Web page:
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  • Writer's pictureRayki Goh, MSc

Plant-Based vs. Animal-Based - What's the Real Deal?

Our most recent investigation illuminates the lesser-known environmental costs of plant-based protein production and contrasts them with the nutritional benefits of animal proteins. Amid a boom in marketing for plant-based diets, we look at the intricacies of its manufacturing methods, carbon emissions, and nutritional value. How do these elements influence our decisions and the planet's future?

Eating meat or plant-based burger

Dear Food People, 

 

In today's world, where the psychology of marketing is paired with the alluring effects of advertising on consumption, it is critical that we know the facts and arguments on both sides of the narrative to make the wisest choice especially when it comes to food decisions.

 

In this week’s article, we explore more of what’s not commonly discussed about plant-based protein production and its environmental impact. Before you make your choice based on what the advertisers say, let's talk about the pros and cons of what we know.

 

First up, let's talk about the good stuff. Plant-based proteins are getting a lot of buzz lately, and for good reason. They're kinder to the environment, emitting fewer greenhouse gases and air pollutants compared to traditional livestock farming. Plus, they're more land- and resource-efficient because they can expand upward rather than strictly sideways across acres of land. Plant-based protein production can help prevent deforestation and habitat loss, which is an obvious benefit.

 

But like any good debate, there are always two sides to the story. This is the part where I attempt to flip the script, where I potentially get a lot of hate from plant-based protein enthusiasts and environmental activists.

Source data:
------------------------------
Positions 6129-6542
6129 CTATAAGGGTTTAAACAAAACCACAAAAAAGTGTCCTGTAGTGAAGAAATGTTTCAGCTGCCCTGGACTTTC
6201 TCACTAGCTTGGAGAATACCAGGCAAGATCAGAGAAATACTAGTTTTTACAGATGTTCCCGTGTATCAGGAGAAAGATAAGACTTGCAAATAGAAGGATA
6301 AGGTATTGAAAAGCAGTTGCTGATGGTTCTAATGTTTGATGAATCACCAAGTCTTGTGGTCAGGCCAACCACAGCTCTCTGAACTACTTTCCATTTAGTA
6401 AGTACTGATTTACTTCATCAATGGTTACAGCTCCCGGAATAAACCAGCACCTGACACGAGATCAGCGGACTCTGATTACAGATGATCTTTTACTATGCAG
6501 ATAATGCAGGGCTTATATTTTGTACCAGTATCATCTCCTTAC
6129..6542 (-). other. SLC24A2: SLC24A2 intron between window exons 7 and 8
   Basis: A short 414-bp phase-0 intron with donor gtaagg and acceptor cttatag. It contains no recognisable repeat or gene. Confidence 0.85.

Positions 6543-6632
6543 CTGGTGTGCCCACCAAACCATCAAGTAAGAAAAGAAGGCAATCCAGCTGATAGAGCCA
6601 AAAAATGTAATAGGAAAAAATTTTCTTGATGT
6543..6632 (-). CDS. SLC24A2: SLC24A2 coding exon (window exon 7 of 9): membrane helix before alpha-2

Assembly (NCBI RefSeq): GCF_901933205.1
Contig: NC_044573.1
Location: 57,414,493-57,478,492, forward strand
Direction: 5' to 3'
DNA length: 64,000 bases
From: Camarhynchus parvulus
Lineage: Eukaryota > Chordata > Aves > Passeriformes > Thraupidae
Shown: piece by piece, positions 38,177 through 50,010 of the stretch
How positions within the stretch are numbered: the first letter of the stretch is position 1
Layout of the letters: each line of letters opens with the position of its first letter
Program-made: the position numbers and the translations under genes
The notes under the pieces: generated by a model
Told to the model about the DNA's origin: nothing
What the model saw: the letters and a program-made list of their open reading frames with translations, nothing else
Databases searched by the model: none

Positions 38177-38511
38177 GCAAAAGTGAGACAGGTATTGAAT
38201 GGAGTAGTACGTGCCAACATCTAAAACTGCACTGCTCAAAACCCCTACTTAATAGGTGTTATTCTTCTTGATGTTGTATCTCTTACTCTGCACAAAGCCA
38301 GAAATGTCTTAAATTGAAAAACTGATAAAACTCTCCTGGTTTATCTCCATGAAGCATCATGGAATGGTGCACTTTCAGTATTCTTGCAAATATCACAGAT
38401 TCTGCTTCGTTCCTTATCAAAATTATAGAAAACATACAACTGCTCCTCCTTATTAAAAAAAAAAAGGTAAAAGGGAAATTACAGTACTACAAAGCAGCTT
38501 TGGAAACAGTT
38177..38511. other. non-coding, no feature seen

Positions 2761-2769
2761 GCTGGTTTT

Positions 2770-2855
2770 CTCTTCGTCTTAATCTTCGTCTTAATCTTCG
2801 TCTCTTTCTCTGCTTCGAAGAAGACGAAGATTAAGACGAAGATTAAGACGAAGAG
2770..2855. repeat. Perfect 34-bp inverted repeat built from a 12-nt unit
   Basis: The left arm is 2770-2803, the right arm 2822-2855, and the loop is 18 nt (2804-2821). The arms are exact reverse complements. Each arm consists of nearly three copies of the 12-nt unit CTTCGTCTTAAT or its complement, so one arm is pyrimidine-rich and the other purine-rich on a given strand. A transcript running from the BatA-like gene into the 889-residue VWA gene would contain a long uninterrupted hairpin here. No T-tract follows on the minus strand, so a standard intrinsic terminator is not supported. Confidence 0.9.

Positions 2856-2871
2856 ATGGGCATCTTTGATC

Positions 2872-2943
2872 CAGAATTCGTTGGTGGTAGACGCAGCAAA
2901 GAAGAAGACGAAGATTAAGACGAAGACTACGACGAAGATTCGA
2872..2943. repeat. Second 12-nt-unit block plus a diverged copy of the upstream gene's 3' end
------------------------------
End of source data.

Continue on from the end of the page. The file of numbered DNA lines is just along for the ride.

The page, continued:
Alright, let's break it down. Plant-based protein awareness is all the rage these days, with billions of marketing dollar tirelessly poured into campaigns after campaigns to convince animal-based consumers to switch sides and, for good reason, educate the public of its many benefits to the planet and its atmosphere.

 

So, here's the deal. When we're talking about turning those plant-based goodies into the products we find on our grocery store shelves, fossil fuels are utilised in the process of transforming plant-based foods into consumer goods, beginning with the employment of robotics to mix and form the ingredients into the desired shapes, sizes, and textures, after which energy and water are required for protein extraction. So, that means carbon emissions float up into the atmosphere?

 

And then there's the whole nutrition thing. While plant proteins are great at customising textures for the perfect mouthfeel, they might not give us everything we need in one neat little package like animal protein does. So, we've gotta be a bit more mindful about getting all the essential nutrients that our body craves.

 

Conversely, animal proteins are comprehensive sources of nutrients in a single, convenient packaging, making them nutritional powerhouses. A multitude of essential vitamins and minerals, including complete proteins, iron, and B vitamins, are required for optimal bodily functioning. It is as if your health were being presented with a nutritional juggernaut on a silver platter.